The horses were incredible! They could take a hair-pin turn while stepping down two feet from one slippery rock to another even slipperier rock. In places they needed to walk across mossy wooden poles that had been put along the track because the mud was too thick. They crossed freezing cold, fast-running rivers that came up to their bellies. And they did it without any fuss, like absolute troopers. Incredible I tell you! I have always loved horse but these ponies gave me a new found respect for just how intelligent these creatures can be.

So after 5 hours of absolutely grueling, but incredible trail riding we arrived in La Junta Valley where the Campo Adventura mountainside lodge is located. As we rode out of the forest and into the open fields if the valley I was amazed by the astounding beauty of the area. On every side the valley is surrounded by enormous snow-capped mountains made of granite that are so dark in colour that they have a metallic shine – it was like nothing I’ve ever seen before.

The lodge was a gorgeous little wooden building with a warm kitchen and cosy beds. The trail we took is the only way to get there so everything has either been brought up on horseback (or by mule) or on foot (including the huge slow combustion oven) and it also means there is no electricity. What an incredible place to live. We were well looked after by the locals Tatiana and Horacio who cooked us a delicious dinner of salted pork and vegetables.

In the evening and also the next morning Kurt took us for a walk around the property where we saw beautiful waterfalls, got to take a ride on a cable car across a raging river and at one point had to make a river crossing in bare feet through water which two hours ago was snow on the mountain tops (brrrr).

I couldn’t believe that one place could be so beautiful – lush green rainforests, spectacular waterfalls and awe-inspiring mountains – what more could you ask for!

Riding back down was once again an amazing experience and I still couldn’t believe the things these horses could do.

Thanks so much to Kurt, Cochelo, our local guide, whose horsemanship was incredible to see, Tatiana and Horacio for allowing me to have this once-in-a-lifetime experience and see a place so beautiful I know I will never forget it.

Santiago – Coffee With Legs

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Here’s a bit of a funny story for you. Don’t have many pics to go with it but thought it was a good yarn.

Our walking tour guide told us that Chilean coffee is the worst in the world, which means that no one would buy coffee from a coffee shop.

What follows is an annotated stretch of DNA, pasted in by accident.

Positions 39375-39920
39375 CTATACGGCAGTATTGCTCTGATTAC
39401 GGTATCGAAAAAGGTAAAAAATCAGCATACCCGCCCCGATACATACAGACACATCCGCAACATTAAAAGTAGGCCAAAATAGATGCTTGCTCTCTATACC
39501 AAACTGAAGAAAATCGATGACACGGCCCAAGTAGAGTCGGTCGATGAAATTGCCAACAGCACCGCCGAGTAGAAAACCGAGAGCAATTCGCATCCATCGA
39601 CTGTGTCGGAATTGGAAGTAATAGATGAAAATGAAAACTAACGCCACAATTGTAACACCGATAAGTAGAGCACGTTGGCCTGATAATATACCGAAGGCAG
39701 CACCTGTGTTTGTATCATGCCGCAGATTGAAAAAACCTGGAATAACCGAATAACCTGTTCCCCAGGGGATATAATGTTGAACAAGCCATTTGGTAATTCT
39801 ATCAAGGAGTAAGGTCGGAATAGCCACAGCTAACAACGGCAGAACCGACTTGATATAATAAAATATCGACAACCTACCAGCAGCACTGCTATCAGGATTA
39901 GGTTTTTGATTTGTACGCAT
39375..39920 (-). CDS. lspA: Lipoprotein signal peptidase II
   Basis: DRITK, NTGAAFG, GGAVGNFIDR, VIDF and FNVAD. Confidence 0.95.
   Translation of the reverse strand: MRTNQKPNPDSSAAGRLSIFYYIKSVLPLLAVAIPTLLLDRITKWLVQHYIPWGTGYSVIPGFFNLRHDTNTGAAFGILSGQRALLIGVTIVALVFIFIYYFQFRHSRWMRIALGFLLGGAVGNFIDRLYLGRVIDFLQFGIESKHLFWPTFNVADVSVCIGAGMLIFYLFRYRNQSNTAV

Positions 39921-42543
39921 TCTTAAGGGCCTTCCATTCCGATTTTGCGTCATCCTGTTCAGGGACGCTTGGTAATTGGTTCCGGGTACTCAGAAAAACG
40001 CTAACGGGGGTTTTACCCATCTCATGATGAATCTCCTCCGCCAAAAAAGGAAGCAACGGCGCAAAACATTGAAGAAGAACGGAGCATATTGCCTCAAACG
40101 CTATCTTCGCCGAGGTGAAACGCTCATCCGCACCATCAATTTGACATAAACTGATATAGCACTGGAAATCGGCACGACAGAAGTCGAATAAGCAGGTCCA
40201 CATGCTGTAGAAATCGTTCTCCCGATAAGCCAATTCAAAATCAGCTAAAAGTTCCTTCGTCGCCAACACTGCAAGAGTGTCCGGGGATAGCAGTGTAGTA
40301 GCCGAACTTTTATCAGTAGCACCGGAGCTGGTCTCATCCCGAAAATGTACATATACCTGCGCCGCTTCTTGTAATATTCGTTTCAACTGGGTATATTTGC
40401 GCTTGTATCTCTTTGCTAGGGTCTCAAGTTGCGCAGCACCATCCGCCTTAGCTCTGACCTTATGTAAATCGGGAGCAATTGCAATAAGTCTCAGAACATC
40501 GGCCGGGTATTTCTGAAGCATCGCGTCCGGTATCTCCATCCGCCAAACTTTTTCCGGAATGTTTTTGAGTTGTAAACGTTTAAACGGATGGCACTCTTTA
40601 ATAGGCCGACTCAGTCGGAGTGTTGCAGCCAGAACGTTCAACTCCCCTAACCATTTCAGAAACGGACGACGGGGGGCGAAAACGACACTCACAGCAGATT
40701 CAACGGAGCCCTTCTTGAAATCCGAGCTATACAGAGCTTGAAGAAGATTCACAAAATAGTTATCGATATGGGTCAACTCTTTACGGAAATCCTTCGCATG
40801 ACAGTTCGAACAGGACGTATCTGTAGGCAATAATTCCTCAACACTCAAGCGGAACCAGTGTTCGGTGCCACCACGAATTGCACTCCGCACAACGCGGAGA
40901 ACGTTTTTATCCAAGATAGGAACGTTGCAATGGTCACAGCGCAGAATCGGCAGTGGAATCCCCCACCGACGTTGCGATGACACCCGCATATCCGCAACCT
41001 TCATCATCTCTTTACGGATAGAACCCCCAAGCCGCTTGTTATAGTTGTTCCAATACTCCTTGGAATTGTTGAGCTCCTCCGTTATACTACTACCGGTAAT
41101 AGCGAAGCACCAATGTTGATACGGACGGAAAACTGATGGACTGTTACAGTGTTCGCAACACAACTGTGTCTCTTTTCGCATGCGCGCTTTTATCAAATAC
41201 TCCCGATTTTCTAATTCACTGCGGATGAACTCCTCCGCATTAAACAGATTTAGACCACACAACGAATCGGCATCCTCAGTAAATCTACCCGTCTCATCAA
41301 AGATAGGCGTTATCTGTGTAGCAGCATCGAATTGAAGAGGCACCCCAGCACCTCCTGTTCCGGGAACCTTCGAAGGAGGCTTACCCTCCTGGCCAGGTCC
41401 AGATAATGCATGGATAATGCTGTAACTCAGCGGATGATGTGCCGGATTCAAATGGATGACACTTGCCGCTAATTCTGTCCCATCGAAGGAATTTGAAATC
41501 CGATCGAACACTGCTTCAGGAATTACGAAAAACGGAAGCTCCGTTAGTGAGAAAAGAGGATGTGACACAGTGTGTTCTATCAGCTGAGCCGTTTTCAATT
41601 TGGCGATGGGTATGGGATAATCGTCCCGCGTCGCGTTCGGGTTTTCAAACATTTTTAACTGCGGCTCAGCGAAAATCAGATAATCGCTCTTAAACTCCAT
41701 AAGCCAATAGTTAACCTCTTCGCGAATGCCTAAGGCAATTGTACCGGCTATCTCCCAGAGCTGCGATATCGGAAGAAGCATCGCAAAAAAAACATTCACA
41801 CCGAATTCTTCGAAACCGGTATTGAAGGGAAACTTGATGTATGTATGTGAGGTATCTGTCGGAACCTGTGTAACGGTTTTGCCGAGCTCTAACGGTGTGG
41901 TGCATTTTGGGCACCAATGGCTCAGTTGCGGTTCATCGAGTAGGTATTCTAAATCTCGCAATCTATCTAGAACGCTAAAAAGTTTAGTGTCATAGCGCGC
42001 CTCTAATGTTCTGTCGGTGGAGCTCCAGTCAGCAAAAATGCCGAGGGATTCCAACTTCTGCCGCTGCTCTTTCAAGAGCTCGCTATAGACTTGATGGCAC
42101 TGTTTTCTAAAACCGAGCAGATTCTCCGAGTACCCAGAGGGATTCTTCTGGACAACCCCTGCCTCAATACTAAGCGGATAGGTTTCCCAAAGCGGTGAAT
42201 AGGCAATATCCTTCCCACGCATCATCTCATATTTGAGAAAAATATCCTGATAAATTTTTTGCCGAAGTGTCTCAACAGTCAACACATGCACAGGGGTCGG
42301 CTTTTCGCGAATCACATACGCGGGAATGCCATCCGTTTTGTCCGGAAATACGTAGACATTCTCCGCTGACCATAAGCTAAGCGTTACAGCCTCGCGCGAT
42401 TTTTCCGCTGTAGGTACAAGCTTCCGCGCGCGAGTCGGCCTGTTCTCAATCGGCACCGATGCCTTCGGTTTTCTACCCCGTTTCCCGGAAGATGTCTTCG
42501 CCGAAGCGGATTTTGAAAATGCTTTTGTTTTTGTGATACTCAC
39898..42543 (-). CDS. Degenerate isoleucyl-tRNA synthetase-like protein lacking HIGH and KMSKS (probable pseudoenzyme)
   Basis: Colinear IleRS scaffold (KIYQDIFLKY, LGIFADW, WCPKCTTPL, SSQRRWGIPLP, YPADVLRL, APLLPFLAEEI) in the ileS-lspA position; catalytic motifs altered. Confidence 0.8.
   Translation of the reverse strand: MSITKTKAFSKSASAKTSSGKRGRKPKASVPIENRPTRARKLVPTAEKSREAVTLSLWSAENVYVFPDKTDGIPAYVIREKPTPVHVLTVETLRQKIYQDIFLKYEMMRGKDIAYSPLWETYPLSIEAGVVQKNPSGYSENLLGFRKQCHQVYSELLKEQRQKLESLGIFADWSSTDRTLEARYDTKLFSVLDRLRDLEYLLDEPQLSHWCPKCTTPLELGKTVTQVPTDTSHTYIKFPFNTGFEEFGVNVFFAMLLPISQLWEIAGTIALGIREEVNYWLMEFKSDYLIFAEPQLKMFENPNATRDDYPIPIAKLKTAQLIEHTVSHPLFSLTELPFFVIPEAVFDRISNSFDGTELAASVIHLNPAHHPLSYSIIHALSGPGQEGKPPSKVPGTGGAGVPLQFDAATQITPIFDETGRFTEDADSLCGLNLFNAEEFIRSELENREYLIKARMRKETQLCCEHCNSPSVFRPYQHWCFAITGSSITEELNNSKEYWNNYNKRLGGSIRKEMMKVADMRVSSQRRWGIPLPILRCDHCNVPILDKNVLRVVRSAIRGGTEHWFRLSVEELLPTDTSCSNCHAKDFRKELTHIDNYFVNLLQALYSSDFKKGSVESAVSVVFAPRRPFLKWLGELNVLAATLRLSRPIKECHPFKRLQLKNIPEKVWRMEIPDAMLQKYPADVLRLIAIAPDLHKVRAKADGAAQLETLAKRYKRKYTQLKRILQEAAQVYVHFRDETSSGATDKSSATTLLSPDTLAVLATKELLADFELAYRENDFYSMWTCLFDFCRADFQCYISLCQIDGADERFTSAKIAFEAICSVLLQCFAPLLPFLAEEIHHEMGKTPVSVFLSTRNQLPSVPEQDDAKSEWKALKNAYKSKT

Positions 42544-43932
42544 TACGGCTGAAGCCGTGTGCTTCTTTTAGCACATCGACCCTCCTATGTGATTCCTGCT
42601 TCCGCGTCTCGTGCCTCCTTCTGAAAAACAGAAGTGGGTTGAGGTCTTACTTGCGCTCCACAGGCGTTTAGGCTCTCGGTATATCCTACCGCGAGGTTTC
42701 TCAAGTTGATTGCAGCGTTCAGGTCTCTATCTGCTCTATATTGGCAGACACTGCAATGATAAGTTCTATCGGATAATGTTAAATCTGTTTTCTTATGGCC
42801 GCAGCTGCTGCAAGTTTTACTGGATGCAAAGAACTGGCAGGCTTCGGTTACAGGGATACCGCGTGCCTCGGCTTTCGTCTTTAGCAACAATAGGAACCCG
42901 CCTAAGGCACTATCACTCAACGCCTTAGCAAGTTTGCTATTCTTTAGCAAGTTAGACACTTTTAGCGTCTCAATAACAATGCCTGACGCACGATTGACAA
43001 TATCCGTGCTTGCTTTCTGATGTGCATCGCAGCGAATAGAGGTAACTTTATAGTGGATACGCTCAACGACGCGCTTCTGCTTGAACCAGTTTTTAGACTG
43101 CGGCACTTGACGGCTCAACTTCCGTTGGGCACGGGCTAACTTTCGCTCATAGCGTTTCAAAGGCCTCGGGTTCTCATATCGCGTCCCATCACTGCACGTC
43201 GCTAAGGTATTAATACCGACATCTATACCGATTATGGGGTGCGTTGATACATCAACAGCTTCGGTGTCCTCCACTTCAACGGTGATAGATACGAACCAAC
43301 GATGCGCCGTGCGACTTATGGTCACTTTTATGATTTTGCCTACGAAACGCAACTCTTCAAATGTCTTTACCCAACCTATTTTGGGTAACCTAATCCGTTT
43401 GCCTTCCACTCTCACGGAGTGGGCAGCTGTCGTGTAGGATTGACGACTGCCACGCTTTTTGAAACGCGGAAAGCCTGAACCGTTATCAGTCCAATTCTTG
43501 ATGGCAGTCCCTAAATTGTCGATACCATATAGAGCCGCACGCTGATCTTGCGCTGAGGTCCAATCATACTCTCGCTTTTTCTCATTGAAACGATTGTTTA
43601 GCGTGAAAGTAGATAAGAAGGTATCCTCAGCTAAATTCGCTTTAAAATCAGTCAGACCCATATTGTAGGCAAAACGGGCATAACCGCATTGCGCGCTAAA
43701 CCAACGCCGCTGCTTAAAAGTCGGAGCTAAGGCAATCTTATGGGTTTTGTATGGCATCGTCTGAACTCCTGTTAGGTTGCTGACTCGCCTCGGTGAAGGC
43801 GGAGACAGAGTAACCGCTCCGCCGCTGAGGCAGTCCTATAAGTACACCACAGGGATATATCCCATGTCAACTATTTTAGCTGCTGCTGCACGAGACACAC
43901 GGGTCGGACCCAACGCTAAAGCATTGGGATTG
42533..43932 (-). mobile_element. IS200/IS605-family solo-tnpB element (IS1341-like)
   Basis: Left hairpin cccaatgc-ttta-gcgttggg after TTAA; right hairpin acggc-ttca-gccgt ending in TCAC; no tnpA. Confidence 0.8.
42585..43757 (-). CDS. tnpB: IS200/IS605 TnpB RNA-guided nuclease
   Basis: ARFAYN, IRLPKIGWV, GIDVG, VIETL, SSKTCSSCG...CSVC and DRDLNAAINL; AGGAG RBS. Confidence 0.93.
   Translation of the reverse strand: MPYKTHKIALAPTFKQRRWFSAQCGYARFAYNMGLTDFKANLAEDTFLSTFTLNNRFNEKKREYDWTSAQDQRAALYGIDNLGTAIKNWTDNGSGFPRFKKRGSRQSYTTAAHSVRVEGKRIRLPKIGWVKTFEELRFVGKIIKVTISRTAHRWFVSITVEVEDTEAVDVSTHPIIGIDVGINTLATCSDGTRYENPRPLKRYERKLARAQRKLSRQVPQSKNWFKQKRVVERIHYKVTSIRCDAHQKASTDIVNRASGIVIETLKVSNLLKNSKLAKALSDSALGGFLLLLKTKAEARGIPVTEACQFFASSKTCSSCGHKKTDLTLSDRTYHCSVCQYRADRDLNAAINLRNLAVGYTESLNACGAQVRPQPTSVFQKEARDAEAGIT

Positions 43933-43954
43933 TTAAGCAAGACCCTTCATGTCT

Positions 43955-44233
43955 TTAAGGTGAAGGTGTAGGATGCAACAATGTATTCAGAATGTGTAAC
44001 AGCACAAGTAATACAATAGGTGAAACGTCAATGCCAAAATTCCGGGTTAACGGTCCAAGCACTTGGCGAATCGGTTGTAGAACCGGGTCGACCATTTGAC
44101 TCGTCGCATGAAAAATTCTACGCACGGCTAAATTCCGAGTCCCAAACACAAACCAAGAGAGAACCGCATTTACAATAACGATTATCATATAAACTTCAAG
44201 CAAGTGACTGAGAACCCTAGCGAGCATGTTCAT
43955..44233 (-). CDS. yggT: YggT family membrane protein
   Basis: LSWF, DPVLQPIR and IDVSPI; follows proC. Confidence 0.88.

But then, a very smart guy who wanted to open a coffee shop came up with the idea of opening a store where you can buy a coffee from a waitress in a very skimpy, tight dress who flirts with you while you wait for your order. These shops don’t have chairs because otherwise people would hang around all day sipping in their coffee.

As you can imagine the popularity of coffee increased exponentially and stores opened all over the city. The concept is called ‘coffee with legs’.

But, then another very smart guy decided to take it one step further, where the waitresses wear even less (bikinis and g-strings). The store fronts are generally blacked out but we were able to take a peek inside one and it was unbelievable! Guys standing around in what looks like a strip club complete with disco lights and hip hop music while bikini clad women bring them coffee.

The outside of one of the coffee shops.

Our guide also told us that every now and then the stores have what is called a ‘hot minute’ where the doors to the shop get locked and for one minute the waitresses take off all their clothes and dance on the tables. After the minute is over the clothes come back on and the doors are unlocked.

Apparently the hot minute is a bit of a rareity though, our guide said he’s been drinking coffee from these places for 10 years and he’s only ever seen one hot minute.

What a way to sell coffee huh!?


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Valparaiso is a two bus ride from Santiago on the coast. It is a port town where the waters edge is lined with colourful cargo boxes and the steep hills leading down to the water are covered in colourful houses. The hills are so steep that a number of elevators were built to make access to the neighbourhoods higher up easier. These elevators are similar to the funicular in Santiago but were built in the late 1800s, which made us a little nervous about them falling off their tracks and us plummeting to our deaths. However, we made it up and were able to get a great view of the city and the port.

Valparaiso is a very bohemian town with artwork everywhere you look, including murals and graffiti art on almost every street. We visited the house of famous Chilean poet Pablo Neruda where we could see the eclectic mix of collections he accumulated over the years. I even bought some of his poetry (translated into English), it’s really good, and gives you a sense of the man he really was.

We also went on a boat ride where we could look back at the city spilling down the hillsides. We saw some sea lions playing amongst the ships in the harbour too.